14 December 2010
Japan Street Food Tour Day 5 ~ Kyoto Osaka & 7-Eleven
Day 5 of our Japan food tour starts in Osaka, peaks in Kyoto, then it's back in Fukushima for izakaya, a standup wine bar and fine dining at the 7 Eleven.
Walking out from our hostel we spy this great bar ad: no charge, no charm, fair enough.
Breakfast at our favourite Japanese chain - Yoshinoya.
Yoshinoya Menu...you don't really need to understand Japanese when there's pictures!
Yoshinoya Counter. As functional as you can get in such a small space.
A hearty breakfast: fish, rice, miso soup, pickles and nori.
Same same with bigger beef bowl and no nori for greedy Shawn.
Mmmmm, beef bowl... Thinly sliced sweet stewed beef with onions. Oh yeah.
We catch at train to Kyoto station, only about half an hour or so from Osaka. Kyoto Station is huge and impressive. Our original aim was to eat here (there's always great food around train stations) but it's early so we walk toward the main Kyoto shopping drag.
We stop at Cafe Veloce for morning tea. It had been so long since Yoshinoya after all.
Iced coffee (no sugar - wohoo!), green tea late and a slice of Japanese cheese cake. Light and creamy, yum.
A joint we visited on our previous Japan holiday. We remember this place especially for its spectacularly dirty kichen. We learnt that like most of Asia, it's best not to look in the restaurant kitchen in Japan. A cultural oddity as the rest of Japan is so spotlessly clean...
Look at that beauty! Some kind of schintzel sandwhich, it's 100% something.
Another diner type restaurant.
Mr Young Men. Is that a cooking implement or a spanking paddle next to the name? Are we back in Sydney?
At the end of the amazing Nishiki Market we find this bloke shucking fresh shelfish.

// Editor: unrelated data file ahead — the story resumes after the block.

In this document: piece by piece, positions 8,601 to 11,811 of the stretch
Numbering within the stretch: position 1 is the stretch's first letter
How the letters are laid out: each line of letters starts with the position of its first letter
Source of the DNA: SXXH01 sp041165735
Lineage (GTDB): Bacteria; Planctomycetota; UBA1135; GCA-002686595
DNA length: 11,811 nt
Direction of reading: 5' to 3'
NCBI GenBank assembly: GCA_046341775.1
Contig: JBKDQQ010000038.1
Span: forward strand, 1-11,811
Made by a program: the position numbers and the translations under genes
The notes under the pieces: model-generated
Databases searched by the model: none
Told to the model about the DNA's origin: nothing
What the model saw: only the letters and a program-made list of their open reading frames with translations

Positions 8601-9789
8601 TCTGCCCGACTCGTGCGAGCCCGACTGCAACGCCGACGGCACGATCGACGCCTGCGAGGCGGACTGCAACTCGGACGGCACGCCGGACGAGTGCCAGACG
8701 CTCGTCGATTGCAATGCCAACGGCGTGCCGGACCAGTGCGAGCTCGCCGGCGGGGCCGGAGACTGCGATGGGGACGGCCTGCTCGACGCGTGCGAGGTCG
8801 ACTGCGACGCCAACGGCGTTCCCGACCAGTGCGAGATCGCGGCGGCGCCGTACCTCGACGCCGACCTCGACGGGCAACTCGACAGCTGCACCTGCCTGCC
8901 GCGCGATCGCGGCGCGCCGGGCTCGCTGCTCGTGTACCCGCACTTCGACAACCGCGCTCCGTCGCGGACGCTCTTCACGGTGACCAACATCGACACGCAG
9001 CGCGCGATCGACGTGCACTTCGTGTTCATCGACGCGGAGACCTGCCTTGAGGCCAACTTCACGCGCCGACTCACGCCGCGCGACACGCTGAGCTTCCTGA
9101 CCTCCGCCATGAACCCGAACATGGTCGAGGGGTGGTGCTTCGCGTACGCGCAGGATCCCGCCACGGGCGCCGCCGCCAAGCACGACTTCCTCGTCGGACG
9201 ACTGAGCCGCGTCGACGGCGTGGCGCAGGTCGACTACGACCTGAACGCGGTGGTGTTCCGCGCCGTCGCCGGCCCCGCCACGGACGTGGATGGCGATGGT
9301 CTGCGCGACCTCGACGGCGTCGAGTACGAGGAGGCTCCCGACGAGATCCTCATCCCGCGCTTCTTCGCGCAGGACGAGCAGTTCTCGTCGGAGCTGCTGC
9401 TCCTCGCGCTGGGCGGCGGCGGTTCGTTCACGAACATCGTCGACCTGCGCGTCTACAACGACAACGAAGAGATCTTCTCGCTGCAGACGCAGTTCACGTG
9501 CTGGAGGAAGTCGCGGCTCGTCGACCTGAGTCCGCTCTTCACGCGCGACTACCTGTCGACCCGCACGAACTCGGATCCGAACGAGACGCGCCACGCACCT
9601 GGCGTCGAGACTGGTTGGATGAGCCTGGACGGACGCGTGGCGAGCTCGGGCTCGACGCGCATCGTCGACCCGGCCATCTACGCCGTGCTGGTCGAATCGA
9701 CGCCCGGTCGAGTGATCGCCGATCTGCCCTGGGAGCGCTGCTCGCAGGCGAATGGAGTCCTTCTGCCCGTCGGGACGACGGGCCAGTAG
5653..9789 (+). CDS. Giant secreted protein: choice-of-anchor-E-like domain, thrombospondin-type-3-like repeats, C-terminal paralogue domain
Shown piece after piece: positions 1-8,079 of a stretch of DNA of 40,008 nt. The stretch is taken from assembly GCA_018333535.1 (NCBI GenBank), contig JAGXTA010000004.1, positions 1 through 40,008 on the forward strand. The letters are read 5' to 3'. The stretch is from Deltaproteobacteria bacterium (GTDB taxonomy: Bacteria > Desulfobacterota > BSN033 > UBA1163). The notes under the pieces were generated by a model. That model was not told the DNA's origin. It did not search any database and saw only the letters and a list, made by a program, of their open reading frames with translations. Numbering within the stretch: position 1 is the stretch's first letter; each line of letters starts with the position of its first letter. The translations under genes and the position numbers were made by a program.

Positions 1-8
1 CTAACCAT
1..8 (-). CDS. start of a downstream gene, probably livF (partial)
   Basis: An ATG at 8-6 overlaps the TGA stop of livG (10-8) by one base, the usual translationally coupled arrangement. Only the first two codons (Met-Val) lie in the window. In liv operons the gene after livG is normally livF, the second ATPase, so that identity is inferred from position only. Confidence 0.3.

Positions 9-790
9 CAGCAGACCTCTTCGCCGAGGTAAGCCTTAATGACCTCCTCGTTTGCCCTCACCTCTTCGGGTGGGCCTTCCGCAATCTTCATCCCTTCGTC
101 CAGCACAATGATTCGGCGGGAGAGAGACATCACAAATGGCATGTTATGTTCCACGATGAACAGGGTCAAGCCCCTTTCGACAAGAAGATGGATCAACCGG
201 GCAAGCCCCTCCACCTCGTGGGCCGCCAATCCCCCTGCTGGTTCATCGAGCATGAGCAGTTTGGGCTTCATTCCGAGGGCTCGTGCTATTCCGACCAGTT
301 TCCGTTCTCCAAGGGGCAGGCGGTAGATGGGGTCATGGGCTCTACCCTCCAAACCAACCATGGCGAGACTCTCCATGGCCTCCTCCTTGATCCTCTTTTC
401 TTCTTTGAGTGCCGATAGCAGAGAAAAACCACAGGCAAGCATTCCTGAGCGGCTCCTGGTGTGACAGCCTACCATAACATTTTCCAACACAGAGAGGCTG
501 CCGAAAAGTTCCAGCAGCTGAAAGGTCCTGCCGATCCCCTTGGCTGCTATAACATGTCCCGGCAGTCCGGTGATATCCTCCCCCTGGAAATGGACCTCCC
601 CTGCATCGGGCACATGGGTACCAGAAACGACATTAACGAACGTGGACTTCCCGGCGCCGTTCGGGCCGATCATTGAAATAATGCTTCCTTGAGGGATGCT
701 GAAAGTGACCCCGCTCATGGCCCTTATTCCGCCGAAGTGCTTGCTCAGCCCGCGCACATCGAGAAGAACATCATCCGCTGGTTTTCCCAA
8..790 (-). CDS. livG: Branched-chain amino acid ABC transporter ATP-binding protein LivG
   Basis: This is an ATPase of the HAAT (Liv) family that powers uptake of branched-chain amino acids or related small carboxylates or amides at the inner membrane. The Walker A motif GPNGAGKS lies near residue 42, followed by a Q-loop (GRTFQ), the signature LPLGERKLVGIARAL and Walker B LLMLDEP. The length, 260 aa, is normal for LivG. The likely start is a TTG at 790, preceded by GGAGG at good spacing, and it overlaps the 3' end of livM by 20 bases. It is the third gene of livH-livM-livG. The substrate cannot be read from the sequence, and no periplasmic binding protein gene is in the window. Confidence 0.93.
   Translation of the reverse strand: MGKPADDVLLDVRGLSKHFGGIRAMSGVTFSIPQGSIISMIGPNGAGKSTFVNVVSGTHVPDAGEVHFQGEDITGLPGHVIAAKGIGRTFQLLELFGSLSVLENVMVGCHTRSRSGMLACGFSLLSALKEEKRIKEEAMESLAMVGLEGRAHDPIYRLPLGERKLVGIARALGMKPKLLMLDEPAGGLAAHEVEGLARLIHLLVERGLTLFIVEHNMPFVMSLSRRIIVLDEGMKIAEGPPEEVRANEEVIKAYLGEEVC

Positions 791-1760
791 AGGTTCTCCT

Then we notice the fresh shelfish is shucked for this tiny little restaurant. There's a queue but for this we are more than happy to wait.
We get a seat out the back. This place is tiny. Sadly we don't get a counter spot...
A bit of Saturday afternoon romance.
A couple of freshly shucked oysters to start please. Lemon schmemon.
And whatever those buggers are, we'll take two of them. They have been freshly shucked and lightly steamed so they are just warm. They looked like giant pippies or clams.
We wanted some fresh sushi we spied on another plate but they had run out. We had Hamo fish instead, lightly smoked or cured fish. We became big fans of Hamo.
Scallop, complete with innards. Freshly opened and lightly steamed.
I can taste the sea. Very tasty. It's a definite food high. Though I must admit being slightly dissapointed, these scallops aren't a pinch on the the fresh scallops my fisherman grandfather used to bring up on the plane from Tasmania... But nothing could ever be as good as that...
After a few refreshing beverages we wandered the small back streets on Kyoto, behind the market. There were many more small places to eat like this one.
Japanese hamburgers. Alas, no more room to try.
Mushies are in season. How beautiful is that display? In this mall we just missed a photo of an elegent 90 something old lady in a beautiful kimono, stocking her vending machine with cans of soft drink. The one that got away...
Strawberry cheesecake Cornetto\Drumstick from a vending machine. There's always room for one of these.
Saturday afternoon down by the river in central Kyoto. On our way back to the train station we strolled back along the riverside. We stayed along here on our first trip.
Food signs are everywhere. There's no excuse not finding a place to eat.
We head to the more upmarket part of town where the restaurants are far more beautiful than what we are accustomed to. Many of these places serve Kiseki menus for tourists - others are likely to cost a small fortune if you choose the wrong one.